News Item Webinar: How Community Standards Develop and Evolve Date / Time: 16 September 2021 13:00 UTC (show local time) | Register on Zoom for Session I 23:00 UTC (show local time) | Register on Zoom for Session II <--updated 2021-09-14 …
Historically known as the Taxonomic Databases Working Group, today's Biodiversity Information Standards (TDWG) is a not-for-profit, scientific and educational association formed to establish international collaboration among the creators, managers and users of biodiversity information and to promote the wider and more effective dissemination and sharing of knowledge about the world's heritage of biological organisms.
To achieve its goals, TDWG:
- develops, ratifies and promotes standards and guidelines for the recording and exchange of data about organisms;
- acts as a forum for discussing all aspects of biodiversity information management through meetings, online discussions, and publications.
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Darwin Core is a standard maintained by the Darwin Core maintenance group. It includes a glossary of terms intended to facilitate the sharing of information about biological diversity by providing identifiers, labels, and definitions. Darwin Core is primarily based on taxa, their occurrence in nature as documented by observations, specimens, samples, and related information.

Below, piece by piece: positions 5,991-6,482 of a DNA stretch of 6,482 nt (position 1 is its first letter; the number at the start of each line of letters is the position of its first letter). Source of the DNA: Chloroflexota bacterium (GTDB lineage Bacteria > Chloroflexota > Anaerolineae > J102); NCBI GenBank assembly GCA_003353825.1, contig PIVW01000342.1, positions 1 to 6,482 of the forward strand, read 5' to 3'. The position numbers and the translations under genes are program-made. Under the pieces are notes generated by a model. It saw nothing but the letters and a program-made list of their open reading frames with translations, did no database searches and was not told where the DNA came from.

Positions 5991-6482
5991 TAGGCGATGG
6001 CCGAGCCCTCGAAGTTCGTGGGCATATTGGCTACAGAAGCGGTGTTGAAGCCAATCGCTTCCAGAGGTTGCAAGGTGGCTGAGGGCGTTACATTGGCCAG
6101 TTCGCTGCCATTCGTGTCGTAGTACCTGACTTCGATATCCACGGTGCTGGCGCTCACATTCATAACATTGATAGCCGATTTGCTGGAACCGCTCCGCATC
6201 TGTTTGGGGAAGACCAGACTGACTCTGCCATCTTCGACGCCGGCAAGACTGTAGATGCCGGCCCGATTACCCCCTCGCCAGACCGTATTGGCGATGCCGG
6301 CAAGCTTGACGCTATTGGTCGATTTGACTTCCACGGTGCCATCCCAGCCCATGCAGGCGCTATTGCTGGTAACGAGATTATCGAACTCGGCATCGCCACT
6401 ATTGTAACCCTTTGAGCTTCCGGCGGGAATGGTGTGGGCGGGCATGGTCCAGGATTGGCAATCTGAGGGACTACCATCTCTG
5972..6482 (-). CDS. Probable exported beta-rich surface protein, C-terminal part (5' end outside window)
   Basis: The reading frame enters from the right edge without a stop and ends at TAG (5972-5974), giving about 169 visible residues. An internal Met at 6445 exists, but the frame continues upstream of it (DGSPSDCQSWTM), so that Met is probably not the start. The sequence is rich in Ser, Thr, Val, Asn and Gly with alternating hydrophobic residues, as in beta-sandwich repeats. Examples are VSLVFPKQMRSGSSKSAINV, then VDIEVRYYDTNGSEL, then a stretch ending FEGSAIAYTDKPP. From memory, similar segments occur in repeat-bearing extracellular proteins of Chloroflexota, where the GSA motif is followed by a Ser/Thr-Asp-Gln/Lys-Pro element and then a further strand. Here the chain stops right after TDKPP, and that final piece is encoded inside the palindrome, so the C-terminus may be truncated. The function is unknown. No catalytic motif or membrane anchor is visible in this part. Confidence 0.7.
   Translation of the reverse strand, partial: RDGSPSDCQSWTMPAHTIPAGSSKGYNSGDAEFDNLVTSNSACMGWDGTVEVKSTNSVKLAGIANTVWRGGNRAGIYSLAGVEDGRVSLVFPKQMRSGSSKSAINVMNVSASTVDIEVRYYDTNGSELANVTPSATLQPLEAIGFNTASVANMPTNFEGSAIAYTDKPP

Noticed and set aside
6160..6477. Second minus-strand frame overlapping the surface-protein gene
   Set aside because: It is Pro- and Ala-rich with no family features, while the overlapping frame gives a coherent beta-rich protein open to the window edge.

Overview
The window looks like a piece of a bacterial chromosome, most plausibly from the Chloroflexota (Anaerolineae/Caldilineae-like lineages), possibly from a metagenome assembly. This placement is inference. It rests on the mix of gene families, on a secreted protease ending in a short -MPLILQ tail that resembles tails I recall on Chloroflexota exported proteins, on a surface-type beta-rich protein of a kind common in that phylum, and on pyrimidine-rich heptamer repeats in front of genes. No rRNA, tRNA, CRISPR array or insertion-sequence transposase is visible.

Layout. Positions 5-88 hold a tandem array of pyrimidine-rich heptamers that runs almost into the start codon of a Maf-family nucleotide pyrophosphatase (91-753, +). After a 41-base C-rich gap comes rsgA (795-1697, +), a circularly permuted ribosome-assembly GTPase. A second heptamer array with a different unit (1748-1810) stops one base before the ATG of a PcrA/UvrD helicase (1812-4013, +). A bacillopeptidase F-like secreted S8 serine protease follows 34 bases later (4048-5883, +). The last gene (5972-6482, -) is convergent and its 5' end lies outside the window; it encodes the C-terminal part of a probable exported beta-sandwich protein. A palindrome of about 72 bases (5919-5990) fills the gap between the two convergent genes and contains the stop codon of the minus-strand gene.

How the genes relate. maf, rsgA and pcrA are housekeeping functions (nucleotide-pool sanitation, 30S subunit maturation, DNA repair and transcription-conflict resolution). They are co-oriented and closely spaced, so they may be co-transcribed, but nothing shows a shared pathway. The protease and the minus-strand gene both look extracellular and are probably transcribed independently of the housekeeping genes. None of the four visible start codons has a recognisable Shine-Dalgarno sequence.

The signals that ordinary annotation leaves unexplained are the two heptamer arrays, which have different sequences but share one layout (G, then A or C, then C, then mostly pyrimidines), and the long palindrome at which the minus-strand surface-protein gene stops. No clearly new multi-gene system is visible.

WGSRPD provides an agreed system of geographical units at approximately "country" level and upwards for use in recording plant distributions. It allows adopting organizations to compare and exchange data with each other without loss of information due to incompatible geographical boundaries. The system offered covers the whole world and identifies units at four levels, firstly continental, secondly regional (or subcontinental), thirdly at what may be called "Botanical Country" level (which may often ignore purely political considerations), and fourthly at a slightly lower level called "Basic Recording Units" where political integrity is fully recognised.
The Audubon Core (AC) is a set of vocabularies designed to represent metadata for biodiversity multimedia resources and collections. These vocabularies aim to represent information that will help to determine whether a particular resource or collection will be fit for some particular biodiversity science application before acquiring the media. Among others, the vocabularies address such concerns as the management of the media and collections, descriptions of their content, their taxonomic, geographic, and temporal coverage, and the appropriate ways to retrieve, attribute and reproduce them.
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Discover our open-access journalBiodiversity Information Science and Standards (BISS)
Audubon Core maintenance: public comment opens The Audubon Core Maintenance Group seeks public comment on a set of proposed term additions and changes designed to enable the designation of Regions of Interest (ROIs) within media items. These regions are defined …
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